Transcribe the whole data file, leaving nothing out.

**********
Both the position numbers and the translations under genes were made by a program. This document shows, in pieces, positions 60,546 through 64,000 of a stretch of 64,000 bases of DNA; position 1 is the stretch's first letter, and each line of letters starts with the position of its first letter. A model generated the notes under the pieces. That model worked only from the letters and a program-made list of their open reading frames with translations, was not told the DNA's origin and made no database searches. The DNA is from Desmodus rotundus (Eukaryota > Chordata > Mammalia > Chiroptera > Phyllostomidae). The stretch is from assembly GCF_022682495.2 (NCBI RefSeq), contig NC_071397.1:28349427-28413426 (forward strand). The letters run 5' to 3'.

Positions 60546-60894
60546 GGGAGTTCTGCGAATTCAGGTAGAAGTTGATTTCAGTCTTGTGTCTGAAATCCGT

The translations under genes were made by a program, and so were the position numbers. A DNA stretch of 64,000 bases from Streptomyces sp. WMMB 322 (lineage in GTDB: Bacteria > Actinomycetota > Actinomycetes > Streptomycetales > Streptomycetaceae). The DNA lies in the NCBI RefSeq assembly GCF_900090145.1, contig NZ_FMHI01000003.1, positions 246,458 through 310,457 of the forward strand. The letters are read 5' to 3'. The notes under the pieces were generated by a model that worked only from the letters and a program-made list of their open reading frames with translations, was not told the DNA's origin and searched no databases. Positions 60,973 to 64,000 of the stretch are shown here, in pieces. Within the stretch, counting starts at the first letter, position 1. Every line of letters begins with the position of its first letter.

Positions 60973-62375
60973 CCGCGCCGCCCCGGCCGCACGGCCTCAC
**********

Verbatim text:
Both the position numbers and the translations under genes were made by a program. This document shows, in pieces, positions 60,546 through 64,000 of a stretch of 64,000 bases of DNA; position 1 is the stretch's first letter, and each line of letters starts with the position of its first letter. A model generated the notes under the pieces. That model worked only from the letters and a program-made list of their open reading frames with translations, was not told the DNA's origin and made no database searches. The DNA is from Desmodus rotundus (Eukaryota > Chordata > Mammalia > Chiroptera > Phyllostomidae). The stretch is from assembly GCF_022682495.2 (NCBI RefSeq), contig NC_071397.1:28349427-28413426 (forward strand). The letters run 5' to 3'.

Positions 60546-60894
60546 GGGAGTTCTGCGAATTCAGGTAGAAGTTGATTTCAGTCTTGTGTCTGAAATCCGT

The translations under genes were made by a program, and so were the position numbers. A DNA stretch of 64,000 bases from Streptomyces sp. WMMB 322 (lineage in GTDB: Bacteria > Actinomycetota > Actinomycetes > Streptomycetales > Streptomycetaceae). The DNA lies in the NCBI RefSeq assembly GCF_900090145.1, contig NZ_FMHI01000003.1, positions 246,458 through 310,457 of the forward strand. The letters are read 5' to 3'. The notes under the pieces were generated by a model that worked only from the letters and a program-made list of their open reading frames with translations, was not told the DNA's origin and searched no databases. Positions 60,973 to 64,000 of the stretch are shown here, in pieces. Within the stretch, counting starts at the first letter, position 1. Every line of letters begins with the position of its first letter.

Positions 60973-62375
60973 CCGCGCCGCCCCGGCCGCACGGCCTCAC